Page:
Breeding budgies, can be a rewarding experience for bird enthusiasts. However, it's important to ensure that your budgies are in optimal health and condition before embarking on the breeding journey. Proper conditioning is crucial to increase the chances of successful breeding and healthy offspring. In this blog article, we will provide a step-by-step guide on how to condition your budgies for breeding, covering important aspects such as diet, housing, health, and environmental factors.
Step 1: Nutrition and Diet
A healthy diet is crucial for breeding budgies. It's important to provide a balanced and nutritious diet to ensure that your budgies are in prime condition. Start by offering a high-quality budgie seed mix that includes a variety of seeds such as millets, canary grass seeds, and small amounts of sunflower seeds. Fresh fruits and vegetables should also be included in their diet, as they provide essential vitamins and minerals. Additionally, offering a calcium source, such as a cuttlebone or mineral block, is important for egg development and shell formation.
Step 2: Housing and Nesting
Providing the right housing and nesting environment is vital for budgie breeding. Ensure that your budgies have a spacious and clean cage that allows them to move around freely. Place a suitable nest box, ideally one that mimics the natural nesting sites of budgies, with a small entrance hole and enough space for the female budgie to comfortably lay her eggs. It's best to attach the box outside of the cage so it doesn't take space inside and most of all - gives you access from the outside. You'll need it when there are babies and you need to clean the nest daily. Provide nesting materials such as soft wood shavings. Oats are good too, which we personally prefer.
Step 3: Health and Wellness
Before breeding, it's crucial to ensure that your budgies are in good health. Keeping your budgies in a clean and sanitary environment, free from drafts, smoke, and other environmental toxins, is also essential for their overall health and well-being.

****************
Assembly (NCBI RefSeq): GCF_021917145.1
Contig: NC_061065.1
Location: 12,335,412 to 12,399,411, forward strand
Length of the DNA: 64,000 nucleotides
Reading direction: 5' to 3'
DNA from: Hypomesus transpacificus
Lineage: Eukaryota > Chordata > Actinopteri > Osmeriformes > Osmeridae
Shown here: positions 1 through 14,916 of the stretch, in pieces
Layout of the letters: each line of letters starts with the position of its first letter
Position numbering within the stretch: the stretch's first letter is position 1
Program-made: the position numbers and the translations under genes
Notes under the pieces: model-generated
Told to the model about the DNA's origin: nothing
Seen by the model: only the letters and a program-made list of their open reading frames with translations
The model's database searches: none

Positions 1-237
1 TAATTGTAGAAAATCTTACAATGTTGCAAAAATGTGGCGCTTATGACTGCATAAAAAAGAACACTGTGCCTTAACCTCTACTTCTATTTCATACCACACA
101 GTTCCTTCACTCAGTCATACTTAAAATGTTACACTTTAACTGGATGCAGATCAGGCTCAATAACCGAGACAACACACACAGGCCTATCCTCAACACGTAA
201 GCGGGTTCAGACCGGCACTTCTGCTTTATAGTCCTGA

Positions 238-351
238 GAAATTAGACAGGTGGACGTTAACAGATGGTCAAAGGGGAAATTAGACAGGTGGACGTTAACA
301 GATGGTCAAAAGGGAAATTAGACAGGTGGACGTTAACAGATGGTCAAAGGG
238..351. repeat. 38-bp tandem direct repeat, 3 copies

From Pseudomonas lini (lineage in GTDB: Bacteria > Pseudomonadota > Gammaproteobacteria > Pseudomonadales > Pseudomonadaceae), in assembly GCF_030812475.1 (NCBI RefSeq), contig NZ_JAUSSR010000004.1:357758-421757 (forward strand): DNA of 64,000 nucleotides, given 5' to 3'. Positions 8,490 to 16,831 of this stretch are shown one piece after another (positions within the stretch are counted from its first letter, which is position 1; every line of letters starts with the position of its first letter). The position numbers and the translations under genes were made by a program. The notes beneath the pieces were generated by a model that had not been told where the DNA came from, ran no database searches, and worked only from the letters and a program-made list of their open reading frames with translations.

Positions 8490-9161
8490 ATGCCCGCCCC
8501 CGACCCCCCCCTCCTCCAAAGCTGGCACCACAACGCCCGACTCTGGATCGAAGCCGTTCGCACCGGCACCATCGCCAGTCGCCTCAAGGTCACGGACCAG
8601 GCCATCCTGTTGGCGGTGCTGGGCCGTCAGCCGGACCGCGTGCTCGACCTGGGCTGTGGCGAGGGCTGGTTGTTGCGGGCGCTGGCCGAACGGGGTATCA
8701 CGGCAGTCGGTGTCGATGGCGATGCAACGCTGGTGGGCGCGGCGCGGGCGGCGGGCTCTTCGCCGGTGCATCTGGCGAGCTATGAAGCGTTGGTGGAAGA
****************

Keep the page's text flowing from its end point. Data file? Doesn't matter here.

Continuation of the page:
Step 4: Lighting and Environmental Factors
Proper lighting and environmental conditions play a significant role in budgie breeding. Budgies require a natural light cycle to regulate their hormonal levels and trigger breeding behaviors. Ensure that your budgies have access to natural sunlight for a ideally 12 hours a day, or use full-spectrum lights designed for birds to simulate natural daylight. Maintaining a consistent temperature between 65-75°F (18-24°C) is ideal for budgie breeding, and avoiding extreme temperature fluctuations is important. A cage should be placed close to the window to provide lots of natural light, however make sure it's not in a direct sunlight and there is a shade they can hide in when there is too sunny for them.
Step 5. Mimic rainy season.
In their natural habitat, budgies are the most likely to breed in a rainy season. Spray them with water few times a day every day to mimic rain. It'll help to stimulate their breeding hormones.
Step 6. Bonding and Pairing
Budgies are social birds and form strong bonds with their mates. If you're planning to breed budgies, it's crucial to pair them carefully and allow them to bond. Observe their interactions and ensure that they are compatible and getting along well. It's best to pair budgies of similar age, size, and temperament. Provide ample time for them to bond before attempting breeding, as a strong bond is essential for successful breeding. You can tell your budgies are bonded by watching their behaviour. They preen and feed each other, play together and interact, spend lots of time together. They may bicker from time to time, but that's normal. Budgies that are not bonded would spend all their time separately, not interested in each others presence, not interacting.
Step 7. Budgie cere colour
Budgie male is in breeding condition most of the time. His cere (a part above her beak, with nostrils) is solid dark blue and smooth. When not interested in breeding, his cere might be a bit lighter blue (but not pale or powder blue. If your budgie has cere of that colour, it tells you it's a female!)
As for a female - you can tell she's in breeding condition by, again, looking at her cere. When out of condition - her cere is white or pale blue and smooth. When she's coming into condition - her cere turns beige or pale brown and gradually gets darker. When in breeding condition - her cere is medium to chocolate brown, thick and crusty. When it's very crusty and very dark, it means she has reached her peak and should be coming out of condition. Breeding condition may last weeks, sometimes a couple of months.